Advertisement
The Body: The Complete HIV/AIDS Resource
Follow Us Follow Us on Facebook Follow Us on Twitter Download Our App
Professionals >> Visit The Body PROThe Body en Espanol
Read Now: TheBodyPRO.com Covers AIDS 2014
  
  • Email Email
  • Printable Single-Page Print-Friendly
  • Glossary Glossary

Medical News

Scientific Panel Discuss Challenges, Future Prospects for Developing HIV/AIDS Vaccine

October 10, 2003

A scientific panel on Wednesday in Washington, D.C., discussed the challenges, accomplishments and goals of the worldwide effort to develop an HIV/AIDS vaccine, the Inter Press Service reports. The panel was sponsored by the International AIDS Vaccine Initiative and focused on how to establish the vaccine manufacturing and distribution networks that will be necessary for the long-term fight against the disease. IAVI President and CEO Dr. Seth Berkley said that although there have been breakthroughs in global HIV/AIDS funding in 2003, with $22 billion being committed to battling the disease worldwide, there has not been "enough attention focused on a vaccine," adding, "We are never going to end the AIDS epidemic without a vaccine." Berkley said that IAVI's goal is to "move forward as soon as possible and build a global constituency" to develop a vaccine. Researchers have made a "tremendous amount of progress" toward developing a vaccine over the last five to seven years, with several vaccine candidates currently in different stages of clinical trials.

Current Efforts, Future Challenges
Dr. Chrispin Kambili, IAVI's regional medical officer for East Africa, said that a vaccine trial currently underway in Africa will involve more than 20,000 participants in several nations. He added that vaccine pilot programs in Africa have received "overwhelming success and support" mainly because local communities have embraced the efforts and participants feel a sense of ownership and responsibility, according to Inter Press Service. One challenge to vaccine development in Africa is recruiting female participants for clinical trials, Kambili said. Women are particularly vulnerable to HIV infection and make up the population with the highest incidence rates worldwide. Dr. Dennis Burton of the California-based Scripps Research Institute described a possible HIV/AIDS vaccine based on neutralizing monoclonal antibodies, particular antibodies that are effective against a wide variety of viruses. Burton said that scientists are currently working to "isolate, reproduce, store, and make available" monoclonal antibodies for HIV/AIDS vaccine research, according to the Inter Press Service. Berkley said that once an HIV/AIDS vaccine is developed, $300 million to $350 million would have to be invested in building new facilities to produce 100 million doses of the vaccine (Kagan, Inter Press Service, 10/9).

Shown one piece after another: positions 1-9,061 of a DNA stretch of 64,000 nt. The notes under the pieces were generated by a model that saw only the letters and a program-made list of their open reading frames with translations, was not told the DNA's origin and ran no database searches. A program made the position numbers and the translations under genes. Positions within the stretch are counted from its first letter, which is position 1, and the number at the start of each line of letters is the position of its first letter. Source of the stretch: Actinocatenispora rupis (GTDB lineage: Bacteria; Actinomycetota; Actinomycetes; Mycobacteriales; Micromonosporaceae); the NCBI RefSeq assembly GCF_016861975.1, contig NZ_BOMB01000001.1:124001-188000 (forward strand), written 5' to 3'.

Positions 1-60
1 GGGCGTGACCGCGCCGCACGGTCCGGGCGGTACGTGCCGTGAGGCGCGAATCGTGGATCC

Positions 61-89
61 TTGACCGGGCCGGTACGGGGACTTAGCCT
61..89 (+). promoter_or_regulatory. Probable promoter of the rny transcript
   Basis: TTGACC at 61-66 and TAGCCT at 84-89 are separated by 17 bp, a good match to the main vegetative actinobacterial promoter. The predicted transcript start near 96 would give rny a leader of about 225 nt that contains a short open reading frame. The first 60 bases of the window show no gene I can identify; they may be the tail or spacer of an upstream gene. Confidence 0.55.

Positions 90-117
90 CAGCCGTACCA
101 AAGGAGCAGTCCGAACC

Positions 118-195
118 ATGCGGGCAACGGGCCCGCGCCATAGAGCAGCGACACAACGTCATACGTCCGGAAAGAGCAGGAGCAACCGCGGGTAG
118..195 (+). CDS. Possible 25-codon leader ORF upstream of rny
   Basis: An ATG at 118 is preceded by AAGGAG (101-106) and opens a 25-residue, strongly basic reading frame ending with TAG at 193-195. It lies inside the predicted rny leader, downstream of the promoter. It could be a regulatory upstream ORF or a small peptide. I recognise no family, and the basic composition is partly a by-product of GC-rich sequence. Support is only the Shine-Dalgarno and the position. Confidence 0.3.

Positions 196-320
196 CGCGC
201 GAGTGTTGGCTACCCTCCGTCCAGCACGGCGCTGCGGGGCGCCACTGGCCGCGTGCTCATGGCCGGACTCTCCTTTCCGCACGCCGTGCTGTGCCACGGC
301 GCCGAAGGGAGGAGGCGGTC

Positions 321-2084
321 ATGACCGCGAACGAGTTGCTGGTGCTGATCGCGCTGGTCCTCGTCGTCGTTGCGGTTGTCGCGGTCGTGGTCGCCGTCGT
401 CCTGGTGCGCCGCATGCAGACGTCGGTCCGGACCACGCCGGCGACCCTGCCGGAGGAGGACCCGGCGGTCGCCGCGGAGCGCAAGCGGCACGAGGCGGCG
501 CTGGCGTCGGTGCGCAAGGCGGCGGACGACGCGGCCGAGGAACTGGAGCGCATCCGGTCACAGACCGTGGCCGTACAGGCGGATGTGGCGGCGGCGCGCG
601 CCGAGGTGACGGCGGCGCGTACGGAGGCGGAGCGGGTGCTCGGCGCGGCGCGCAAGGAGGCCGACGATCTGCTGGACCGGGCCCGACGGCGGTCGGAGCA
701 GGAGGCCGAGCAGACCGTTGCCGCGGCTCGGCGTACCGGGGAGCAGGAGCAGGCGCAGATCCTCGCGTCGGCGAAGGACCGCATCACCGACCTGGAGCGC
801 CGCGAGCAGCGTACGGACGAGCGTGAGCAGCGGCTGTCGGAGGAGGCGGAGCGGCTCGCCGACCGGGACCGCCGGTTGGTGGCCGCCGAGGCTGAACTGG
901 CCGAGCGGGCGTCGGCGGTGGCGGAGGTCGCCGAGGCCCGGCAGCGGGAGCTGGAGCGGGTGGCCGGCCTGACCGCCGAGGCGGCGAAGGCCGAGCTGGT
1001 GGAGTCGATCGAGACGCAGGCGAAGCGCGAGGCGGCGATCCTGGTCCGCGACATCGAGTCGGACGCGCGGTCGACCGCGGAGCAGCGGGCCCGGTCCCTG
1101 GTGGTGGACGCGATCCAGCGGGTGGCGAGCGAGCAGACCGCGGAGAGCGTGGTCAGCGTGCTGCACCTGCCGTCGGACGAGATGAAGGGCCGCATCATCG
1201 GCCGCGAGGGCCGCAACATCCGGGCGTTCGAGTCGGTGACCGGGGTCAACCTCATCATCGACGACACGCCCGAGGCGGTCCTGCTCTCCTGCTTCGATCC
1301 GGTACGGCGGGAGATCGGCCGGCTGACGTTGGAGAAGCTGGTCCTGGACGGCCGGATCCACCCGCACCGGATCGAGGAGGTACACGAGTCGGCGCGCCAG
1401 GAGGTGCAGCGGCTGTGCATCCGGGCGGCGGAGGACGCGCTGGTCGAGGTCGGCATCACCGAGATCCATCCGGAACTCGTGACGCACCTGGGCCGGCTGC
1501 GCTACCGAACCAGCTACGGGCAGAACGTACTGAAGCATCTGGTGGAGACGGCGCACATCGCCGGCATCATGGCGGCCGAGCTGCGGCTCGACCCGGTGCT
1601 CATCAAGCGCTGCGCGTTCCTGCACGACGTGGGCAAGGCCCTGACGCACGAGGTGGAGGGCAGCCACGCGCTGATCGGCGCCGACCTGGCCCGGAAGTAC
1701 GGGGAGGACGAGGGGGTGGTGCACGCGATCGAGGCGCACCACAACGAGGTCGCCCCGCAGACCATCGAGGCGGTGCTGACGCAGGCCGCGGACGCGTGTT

Back to other news for October 10, 2003


Reprinted with permission from kaisernetwork.org. You can view the entire Kaiser Daily HIV/AIDS Report, search the archives, or sign up for email delivery at www.kaisernetwork.org/dailyreports/hiv. The Kaiser Daily HIV/AIDS Report is published for kaisernetwork.org, a free service of the Kaiser Family Foundation, by The Advisory Board Company. © 2003 by The Advisory Board Company and Kaiser Family Foundation. All rights reserved.



  
  • Email Email
  • Printable Single-Page Print-Friendly
  • Glossary Glossary

This article was provided by Henry J. Kaiser Family Foundation. It is a part of the publication Kaiser Daily HIV/AIDS Report. Visit the Kaiser Family Foundation's website to find out more about their activities, publications and services.
 
See Also
More HIV News

Tools
 

Advertisement